Don’t look now, but there’s something funny going on over there at the bank, George.
Something funny is definitely going on at Silicon Valley Bank, but not funny ha-ha, that’s for sure. In the largest bank failure since the 2008 crisis, SVB—the 16th largest commercial bank in the United States—was shut down Friday after a dramatic, two-day collapse.
The Biden White House assured the American people that their savings are safe. So, naturally, those who haven’t been living under a rock are rushing to move everything they’ve got in SVB out.
I popped on over to the Wellesley location to get a sense of the atmosphere. Now, if I were at risk of losing everything I own, I might appear a little antsy waiting out in the forty-degree weather to collect all of my savings.
While it had all the earmarks of being a run, no one seemed particularly worried.
The line, snaking down the stairs and wrapping around the parking lot, barely moved in the half-hour I was there. One resourceful woman brought a camping chair to drag along the makeshift parking lot route.
Some of the Wellesley folk were huddled in groups of three or four listening to a local finance guru explain the latest from the FDIC. Unfortunately, no one was willing to share his astute insight and keen expertise with a lowly reporter from the Howie Carr Show.
There were also a few standing far from the rest, donning surgical masks and unwilling to fraternize over finances. Normally, wearing a mask and walking into a bank with a large bag to demand large sums of cash would be considered a different activity altogether. But remember, it’s Wellesley, so wearing a mask means you’re guilty of virtue-signaling—not robbery.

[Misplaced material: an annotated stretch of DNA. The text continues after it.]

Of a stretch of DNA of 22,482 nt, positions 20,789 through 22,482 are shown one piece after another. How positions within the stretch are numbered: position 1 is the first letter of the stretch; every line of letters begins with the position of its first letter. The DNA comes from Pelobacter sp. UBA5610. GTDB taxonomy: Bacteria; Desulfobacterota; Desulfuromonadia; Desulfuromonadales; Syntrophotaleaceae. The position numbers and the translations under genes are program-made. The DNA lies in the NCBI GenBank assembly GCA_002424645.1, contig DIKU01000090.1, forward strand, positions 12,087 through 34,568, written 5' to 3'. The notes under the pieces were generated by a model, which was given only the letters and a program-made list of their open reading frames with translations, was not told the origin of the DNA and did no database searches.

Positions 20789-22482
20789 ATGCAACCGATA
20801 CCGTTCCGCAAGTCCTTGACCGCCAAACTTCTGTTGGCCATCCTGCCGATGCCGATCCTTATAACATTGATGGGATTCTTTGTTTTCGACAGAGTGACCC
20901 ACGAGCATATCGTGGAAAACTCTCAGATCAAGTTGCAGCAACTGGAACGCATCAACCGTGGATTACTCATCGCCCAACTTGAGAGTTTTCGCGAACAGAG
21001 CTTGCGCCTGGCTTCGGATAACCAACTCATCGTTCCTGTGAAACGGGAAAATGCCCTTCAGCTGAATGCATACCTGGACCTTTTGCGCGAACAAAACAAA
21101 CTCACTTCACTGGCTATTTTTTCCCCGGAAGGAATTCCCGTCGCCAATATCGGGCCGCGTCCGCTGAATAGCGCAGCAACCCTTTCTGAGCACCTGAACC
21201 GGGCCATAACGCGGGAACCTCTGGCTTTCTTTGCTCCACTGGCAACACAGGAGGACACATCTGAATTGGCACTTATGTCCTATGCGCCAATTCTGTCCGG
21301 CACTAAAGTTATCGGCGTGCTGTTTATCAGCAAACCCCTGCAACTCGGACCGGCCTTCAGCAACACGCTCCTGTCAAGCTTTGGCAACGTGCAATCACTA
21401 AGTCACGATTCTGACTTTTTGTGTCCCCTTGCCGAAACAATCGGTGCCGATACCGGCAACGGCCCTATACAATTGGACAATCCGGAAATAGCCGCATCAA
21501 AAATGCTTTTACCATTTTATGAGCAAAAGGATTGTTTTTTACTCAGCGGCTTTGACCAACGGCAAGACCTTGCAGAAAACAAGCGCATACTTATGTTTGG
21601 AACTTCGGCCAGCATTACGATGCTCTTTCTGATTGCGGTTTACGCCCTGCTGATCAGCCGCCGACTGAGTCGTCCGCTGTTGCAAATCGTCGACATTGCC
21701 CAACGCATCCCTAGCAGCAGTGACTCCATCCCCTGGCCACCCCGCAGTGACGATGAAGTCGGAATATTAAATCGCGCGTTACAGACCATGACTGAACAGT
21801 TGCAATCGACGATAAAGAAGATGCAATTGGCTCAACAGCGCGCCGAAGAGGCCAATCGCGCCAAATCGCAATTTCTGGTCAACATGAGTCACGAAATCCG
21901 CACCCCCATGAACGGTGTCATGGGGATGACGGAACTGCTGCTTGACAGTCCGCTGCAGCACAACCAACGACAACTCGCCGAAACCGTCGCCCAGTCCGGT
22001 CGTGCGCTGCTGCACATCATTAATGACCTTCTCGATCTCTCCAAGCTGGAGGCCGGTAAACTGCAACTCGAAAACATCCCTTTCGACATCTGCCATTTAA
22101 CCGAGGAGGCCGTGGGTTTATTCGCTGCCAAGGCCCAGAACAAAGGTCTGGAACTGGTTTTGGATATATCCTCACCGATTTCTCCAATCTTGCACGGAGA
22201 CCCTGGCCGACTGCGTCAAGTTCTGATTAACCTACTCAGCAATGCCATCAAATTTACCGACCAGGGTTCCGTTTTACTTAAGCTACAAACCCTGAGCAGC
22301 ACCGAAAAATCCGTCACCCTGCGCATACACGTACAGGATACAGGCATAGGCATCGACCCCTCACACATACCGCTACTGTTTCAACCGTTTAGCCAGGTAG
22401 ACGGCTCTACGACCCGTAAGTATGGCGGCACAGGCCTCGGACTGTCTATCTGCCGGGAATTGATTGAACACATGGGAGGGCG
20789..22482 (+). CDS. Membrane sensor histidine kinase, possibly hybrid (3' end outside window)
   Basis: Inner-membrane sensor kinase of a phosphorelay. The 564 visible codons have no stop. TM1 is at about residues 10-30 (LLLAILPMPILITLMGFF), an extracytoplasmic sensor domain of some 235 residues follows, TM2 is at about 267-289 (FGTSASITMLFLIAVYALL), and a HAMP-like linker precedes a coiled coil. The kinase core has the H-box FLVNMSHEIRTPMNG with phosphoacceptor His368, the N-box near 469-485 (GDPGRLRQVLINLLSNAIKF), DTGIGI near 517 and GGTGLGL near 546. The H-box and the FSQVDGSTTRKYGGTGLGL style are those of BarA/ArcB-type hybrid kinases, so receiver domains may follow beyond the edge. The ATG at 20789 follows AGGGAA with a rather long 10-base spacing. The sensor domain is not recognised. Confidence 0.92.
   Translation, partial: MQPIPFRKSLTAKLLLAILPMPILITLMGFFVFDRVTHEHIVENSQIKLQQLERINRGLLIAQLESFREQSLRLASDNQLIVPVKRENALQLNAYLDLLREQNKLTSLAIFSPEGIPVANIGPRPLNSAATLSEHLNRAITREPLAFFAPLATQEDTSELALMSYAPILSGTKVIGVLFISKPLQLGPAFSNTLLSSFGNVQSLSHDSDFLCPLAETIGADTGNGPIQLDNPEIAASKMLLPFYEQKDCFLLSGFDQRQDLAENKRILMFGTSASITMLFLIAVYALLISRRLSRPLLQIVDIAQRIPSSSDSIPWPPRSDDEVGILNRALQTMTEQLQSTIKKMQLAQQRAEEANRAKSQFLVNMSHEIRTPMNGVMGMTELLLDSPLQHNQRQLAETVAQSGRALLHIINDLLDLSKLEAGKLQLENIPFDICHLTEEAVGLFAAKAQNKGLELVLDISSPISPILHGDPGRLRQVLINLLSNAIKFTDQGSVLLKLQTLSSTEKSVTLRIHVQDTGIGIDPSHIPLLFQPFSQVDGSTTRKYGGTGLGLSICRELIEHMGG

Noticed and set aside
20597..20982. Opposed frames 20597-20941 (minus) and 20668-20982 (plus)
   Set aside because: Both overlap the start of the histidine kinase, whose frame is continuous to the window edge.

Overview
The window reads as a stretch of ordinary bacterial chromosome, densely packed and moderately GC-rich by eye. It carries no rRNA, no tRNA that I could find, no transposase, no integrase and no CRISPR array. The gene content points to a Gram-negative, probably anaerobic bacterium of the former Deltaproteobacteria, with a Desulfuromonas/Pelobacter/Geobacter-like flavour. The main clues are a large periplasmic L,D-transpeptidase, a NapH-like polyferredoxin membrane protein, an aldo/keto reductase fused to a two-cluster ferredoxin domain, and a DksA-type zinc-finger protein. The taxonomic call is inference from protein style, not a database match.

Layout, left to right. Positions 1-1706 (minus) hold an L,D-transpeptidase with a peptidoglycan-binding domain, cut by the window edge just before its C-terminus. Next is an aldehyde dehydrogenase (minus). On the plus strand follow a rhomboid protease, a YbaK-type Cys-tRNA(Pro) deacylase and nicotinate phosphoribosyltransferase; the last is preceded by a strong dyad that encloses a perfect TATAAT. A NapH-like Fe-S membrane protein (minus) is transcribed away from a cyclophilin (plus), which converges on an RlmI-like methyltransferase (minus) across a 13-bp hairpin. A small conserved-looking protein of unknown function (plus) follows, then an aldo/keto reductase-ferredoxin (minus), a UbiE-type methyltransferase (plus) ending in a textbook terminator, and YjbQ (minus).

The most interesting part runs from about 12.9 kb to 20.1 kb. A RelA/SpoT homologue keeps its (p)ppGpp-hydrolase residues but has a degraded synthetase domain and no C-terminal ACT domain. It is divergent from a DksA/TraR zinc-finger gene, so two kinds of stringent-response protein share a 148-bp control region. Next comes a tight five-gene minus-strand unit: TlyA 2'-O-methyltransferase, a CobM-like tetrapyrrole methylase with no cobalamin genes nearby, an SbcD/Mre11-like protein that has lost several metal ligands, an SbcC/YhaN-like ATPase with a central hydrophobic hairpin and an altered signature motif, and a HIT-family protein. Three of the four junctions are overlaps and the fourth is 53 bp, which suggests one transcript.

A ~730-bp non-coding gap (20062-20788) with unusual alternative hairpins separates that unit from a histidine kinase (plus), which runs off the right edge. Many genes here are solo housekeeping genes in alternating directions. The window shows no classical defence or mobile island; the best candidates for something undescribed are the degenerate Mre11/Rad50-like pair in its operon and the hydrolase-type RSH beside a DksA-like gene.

I saw only one woman exit the bank. She carried a tote full of something and scurried across the adjacent street.
I wasn’t the only one struggling to gain some scoop. WCVB had a news truck and camera crew, Boston Business Journal had a representative there, and another, unmarked squadron was snapping pictures left and right.
Silicon Valley Bank customers were less-than-friendly. I’d certainly be bashful to talk, but perhaps for a different reason.
I’d be embarrassed my bluer-than-blue town time and again chooses our nation’s leaders because of how intersectional they are, how much climate they promise to change, or how much “equity” they’ll shell out for the little guy. Guess what? The fiasco in the banks will trickle down, and the little guy will feel it most.
Under this administration, inflation is soaring, interest rates are rising, and there’s zero confidence in the banks.
Still, Wellesley went 77.8% for Biden in the 2020 election. The liberal elites can afford Biden—the little guy can’t.
They should be embarrassed.